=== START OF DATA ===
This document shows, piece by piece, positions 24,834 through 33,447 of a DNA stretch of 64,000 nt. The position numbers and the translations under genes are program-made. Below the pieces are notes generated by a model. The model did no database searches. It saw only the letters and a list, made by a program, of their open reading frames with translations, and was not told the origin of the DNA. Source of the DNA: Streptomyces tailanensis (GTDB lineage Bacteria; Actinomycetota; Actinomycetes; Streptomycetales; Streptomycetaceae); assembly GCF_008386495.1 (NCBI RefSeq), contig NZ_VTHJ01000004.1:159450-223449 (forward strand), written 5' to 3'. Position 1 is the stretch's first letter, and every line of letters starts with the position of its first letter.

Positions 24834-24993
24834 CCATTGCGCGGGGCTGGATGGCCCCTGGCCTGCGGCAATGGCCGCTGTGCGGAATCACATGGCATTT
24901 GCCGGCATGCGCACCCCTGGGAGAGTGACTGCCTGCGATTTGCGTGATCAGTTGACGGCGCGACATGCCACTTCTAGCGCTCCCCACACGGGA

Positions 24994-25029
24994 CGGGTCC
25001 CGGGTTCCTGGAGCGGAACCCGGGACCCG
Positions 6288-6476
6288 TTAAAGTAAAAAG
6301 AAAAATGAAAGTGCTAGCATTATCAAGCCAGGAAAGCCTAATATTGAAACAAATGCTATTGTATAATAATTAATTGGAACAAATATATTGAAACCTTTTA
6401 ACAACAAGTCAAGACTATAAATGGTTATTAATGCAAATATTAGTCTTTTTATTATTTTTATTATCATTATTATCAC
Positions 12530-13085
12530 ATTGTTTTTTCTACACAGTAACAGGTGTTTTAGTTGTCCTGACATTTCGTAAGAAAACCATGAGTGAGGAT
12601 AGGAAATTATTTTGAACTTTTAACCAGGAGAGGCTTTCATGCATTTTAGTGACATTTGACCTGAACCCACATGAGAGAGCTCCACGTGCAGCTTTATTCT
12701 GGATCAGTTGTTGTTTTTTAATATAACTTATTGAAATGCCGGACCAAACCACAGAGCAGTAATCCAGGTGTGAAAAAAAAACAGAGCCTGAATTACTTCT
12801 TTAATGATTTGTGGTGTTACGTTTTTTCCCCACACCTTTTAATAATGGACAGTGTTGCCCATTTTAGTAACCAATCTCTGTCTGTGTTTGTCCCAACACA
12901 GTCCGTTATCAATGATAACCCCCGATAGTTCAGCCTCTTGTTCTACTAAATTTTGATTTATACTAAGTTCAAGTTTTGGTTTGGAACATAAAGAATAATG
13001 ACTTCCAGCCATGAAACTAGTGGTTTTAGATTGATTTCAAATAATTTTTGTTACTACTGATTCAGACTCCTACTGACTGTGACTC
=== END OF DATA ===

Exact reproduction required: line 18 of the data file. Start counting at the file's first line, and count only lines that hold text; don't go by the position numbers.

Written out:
13001 ACTTCCAGCCATGAAACTAGTGGTTTTAGATTGATTTCAAATAATTTTTGTTACTACTGATTCAGACTCCTACTGACTGTGACTC